Treasury Secretary Tim Geithner got such a torrent of angry criticism from Republican senators today that by the end of the hearing some Republicans lawmakers acknowledged how "tough" and "intense" it had been.
Acknowledged chairman Kent Conrad, D-ND, at the end of the hearing, "Mr. Secretary, you know, you can see what this is like. You know, it's pretty intense at times but, I think, very productive."
"Thank you for taking the job," Sen. Lindsey Graham, R-S.C., told him. "I know it's tough."
Graham added, "If you're looking for a way to serve the country, join the Marines or go to Treasury. I think they're both very difficult."
Graham's kind words, however, followed a firestorm of criticism as lawmakers repeatedly accused Geithner of failing to convince Americans that he had a plan to rescue the country's economy.
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"If you do have a plan, you haven't persuaded us yet, and until you persuade us, confidence won't come back," said Sen. Lamar Alexander, R-Tenn., at today's Senate Budget Committee hearing.
Sen. Jim Bunning, R-Ky., led the way in pressing Geithner to unveil the details of his plans to fix the nation's foundering financial system.
"Where is your plan to rescue the United States system?" he asked. "We've been waiting for that."
Bunning also ripped Geithner for his involvement, as chief of the Federal Reserve Bank of New York, in creating the government's much-criticized Troubled Asset Relief Program.
"You were part of the problem. You were the head of the Federal Bank of New York, you sat in on the meetings of TARP when it was decided. In fact they give you credit for it being your plan," Bunning said.
When Geithner attempted to reply, Bunning interrupted him, impatient to move on to more questioning and find out why the government has continued to bail out the struggling insurance giant AIG.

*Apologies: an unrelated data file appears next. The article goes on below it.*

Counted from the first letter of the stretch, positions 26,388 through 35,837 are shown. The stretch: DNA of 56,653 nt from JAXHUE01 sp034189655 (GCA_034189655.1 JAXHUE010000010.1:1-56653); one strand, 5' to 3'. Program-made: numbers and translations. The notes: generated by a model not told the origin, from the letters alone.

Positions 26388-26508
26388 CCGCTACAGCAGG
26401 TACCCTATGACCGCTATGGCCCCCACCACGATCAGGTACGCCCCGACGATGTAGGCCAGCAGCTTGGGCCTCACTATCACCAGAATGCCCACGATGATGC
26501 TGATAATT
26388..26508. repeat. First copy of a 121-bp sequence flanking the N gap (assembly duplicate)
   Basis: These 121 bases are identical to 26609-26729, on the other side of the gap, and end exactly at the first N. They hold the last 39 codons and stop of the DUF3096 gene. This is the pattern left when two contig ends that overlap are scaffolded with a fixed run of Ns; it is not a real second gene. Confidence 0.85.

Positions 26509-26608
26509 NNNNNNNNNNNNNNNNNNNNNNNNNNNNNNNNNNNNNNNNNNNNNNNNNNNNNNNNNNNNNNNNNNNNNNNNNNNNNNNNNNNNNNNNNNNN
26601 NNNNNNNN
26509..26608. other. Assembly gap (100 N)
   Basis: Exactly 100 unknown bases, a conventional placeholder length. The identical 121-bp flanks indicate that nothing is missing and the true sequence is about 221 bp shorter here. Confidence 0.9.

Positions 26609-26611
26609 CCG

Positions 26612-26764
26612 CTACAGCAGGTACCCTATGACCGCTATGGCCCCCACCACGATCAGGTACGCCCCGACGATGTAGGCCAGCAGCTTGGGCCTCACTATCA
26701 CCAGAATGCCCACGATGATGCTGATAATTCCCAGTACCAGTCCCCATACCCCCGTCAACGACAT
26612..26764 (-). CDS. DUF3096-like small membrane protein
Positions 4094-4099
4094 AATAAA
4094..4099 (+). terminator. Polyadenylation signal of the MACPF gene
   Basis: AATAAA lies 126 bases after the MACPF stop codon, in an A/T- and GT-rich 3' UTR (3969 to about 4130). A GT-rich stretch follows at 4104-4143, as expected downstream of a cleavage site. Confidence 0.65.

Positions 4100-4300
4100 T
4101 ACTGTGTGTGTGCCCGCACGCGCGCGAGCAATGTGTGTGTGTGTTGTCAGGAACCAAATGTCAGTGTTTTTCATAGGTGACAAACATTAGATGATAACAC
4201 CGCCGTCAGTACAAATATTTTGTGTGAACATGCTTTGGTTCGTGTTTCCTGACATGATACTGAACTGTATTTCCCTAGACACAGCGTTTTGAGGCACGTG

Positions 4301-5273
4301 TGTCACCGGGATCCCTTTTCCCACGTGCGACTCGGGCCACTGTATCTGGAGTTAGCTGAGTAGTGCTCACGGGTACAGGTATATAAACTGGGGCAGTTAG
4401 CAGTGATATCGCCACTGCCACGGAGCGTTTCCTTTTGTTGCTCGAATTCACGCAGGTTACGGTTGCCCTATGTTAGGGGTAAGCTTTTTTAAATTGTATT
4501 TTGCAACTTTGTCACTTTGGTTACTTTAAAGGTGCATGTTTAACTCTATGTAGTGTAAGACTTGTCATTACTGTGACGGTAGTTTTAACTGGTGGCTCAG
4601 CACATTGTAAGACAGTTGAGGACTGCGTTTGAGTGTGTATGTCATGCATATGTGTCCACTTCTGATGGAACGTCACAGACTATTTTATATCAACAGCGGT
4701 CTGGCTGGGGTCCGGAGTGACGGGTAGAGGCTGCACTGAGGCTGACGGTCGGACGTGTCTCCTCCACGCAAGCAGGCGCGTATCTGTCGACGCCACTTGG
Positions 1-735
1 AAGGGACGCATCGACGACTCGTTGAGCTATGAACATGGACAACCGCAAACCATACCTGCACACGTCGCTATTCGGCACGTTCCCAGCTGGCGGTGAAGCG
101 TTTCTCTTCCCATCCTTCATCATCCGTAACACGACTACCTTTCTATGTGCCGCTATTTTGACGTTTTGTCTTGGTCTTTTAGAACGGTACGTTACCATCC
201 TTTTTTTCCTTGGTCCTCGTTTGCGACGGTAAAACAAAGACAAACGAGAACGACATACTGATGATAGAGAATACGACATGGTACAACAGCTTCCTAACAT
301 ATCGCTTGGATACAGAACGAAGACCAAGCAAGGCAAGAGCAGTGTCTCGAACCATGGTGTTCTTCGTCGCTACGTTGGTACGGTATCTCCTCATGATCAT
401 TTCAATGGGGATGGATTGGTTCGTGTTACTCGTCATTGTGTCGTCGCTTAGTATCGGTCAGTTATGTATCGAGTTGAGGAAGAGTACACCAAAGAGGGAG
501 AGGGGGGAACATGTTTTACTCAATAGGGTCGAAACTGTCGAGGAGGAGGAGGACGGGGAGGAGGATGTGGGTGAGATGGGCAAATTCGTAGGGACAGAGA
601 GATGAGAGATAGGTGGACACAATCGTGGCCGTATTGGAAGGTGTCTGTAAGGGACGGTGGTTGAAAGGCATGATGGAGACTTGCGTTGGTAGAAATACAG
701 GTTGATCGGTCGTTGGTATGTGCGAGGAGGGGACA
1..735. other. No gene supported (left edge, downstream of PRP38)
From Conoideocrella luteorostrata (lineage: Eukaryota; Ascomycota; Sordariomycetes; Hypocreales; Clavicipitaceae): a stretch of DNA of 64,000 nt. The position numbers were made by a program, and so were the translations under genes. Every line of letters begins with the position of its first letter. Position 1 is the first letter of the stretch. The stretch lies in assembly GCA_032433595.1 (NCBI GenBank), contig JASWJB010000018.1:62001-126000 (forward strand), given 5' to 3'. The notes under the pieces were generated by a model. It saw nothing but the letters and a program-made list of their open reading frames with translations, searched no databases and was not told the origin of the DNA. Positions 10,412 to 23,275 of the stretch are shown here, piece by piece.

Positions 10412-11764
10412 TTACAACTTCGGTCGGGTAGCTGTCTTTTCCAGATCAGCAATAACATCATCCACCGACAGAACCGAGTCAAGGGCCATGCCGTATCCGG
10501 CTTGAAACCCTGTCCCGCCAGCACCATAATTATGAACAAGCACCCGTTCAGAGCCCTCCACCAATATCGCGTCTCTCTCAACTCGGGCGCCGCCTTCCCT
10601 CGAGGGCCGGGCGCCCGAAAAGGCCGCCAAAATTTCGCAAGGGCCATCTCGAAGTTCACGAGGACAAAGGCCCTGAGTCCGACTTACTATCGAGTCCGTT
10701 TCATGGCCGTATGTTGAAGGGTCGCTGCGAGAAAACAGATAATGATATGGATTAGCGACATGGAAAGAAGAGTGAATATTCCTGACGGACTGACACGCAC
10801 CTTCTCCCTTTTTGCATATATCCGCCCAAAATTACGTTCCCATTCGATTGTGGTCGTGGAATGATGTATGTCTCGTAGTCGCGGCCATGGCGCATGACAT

"Where is the bottom line to the American taxpayer dollar-wise?" Bunning asked, holding up a copy of AIG's confidential memo to regulators obtained Monday by ABC News.
Geithner defended the $160 billion AIG bailout.
"The bottom line is we have to make sure, given the severity of the crisis… to do everything necessary to protect against the risk that we have a disorderly failure of a major financial institution. Just look back at what happened in the fall," Geithner said, referring to the economy's downward spiral when Lehman Brothers was allowed to fail last year.
'Producing a Nation Our Children Can't Afford'
"I did, I disagreed completely with what you did," retorted Bunning.
The Kentucky lawmaker didn't stop there, as he then pressed Geithner on whether the government is in fact nationalizing the banks, adding sarcastically, "We don't call it nationalization because that's a bad word."
Geithner, not grasping Bunning's stance or line of questioning, then asked, "Senator, are you speaking in favor of nationalization or against it?"
"That's really funny," Bunning replied in a mix of disbelief and disgust.
"You said I skirted it, but you weren't praising me?" asked Geithner.
"No, I was not," Bunning responded bluntly.
Another GOP member, Sen. Jeff Sessions, R-Ala., also sounded off on Geithner, accusing him of being "in campaign mode" and sounding like presidential political adviser David Axelrod.
"Your statement today is a disappointment. I don't think it's an honest and responsive appraisal of the conditions that we are facing today. And I believe the secretary of Treasury has got to have the power that you need to exercise, need to get out of the campaign mode. I know you have responsibilities to the administration, but you sound a lot like David Axelrod to me."
"I've been in public service my entire professional life," noted Geithner. "Never worked on Wall Street, never worked for a financial institution."
"My obligation to the American people is to protect the financial security of this country and to protect our financial system," he added. "Not because we're here to do anything for banks. I wouldn't give a penny to help a bank."
Geithner's rebuttals didn't seem to placate lawmakers. Sen. Judd Gregg, R-N.H., not so long ago set to become a colleague of Geithner's as Commerce secretary, ripped the administration's budget proposal.
"I don't see how your budget does anything other than put us on a road to producing a nation or putting us in a position where we get a nation that our children can't afford, and that is not productive."
Gregg gave some credit to Geithner.
Even Democrats Attacked Geithner
"I want to praise the secretary," Gregg said. "I recognize he's come in for a fair amount of criticism since he's become secretary, but I want to praise his efforts and the commitment of this administration."
Even Democrats like committee chairman Kent Conrad echoed criticism for the budget, warning, "We're on an unsustainable course."
Graham offered some sympathy, but left no doubt that Geithner would face another tough task if he eventually returns to Congress seeking more government funds to fix the financial crisis.
In response, the Treasury chief said he hoped Congress will "come together and do what's necessary to make sure the financial system is strong enough" if the administration does decide to make such a request.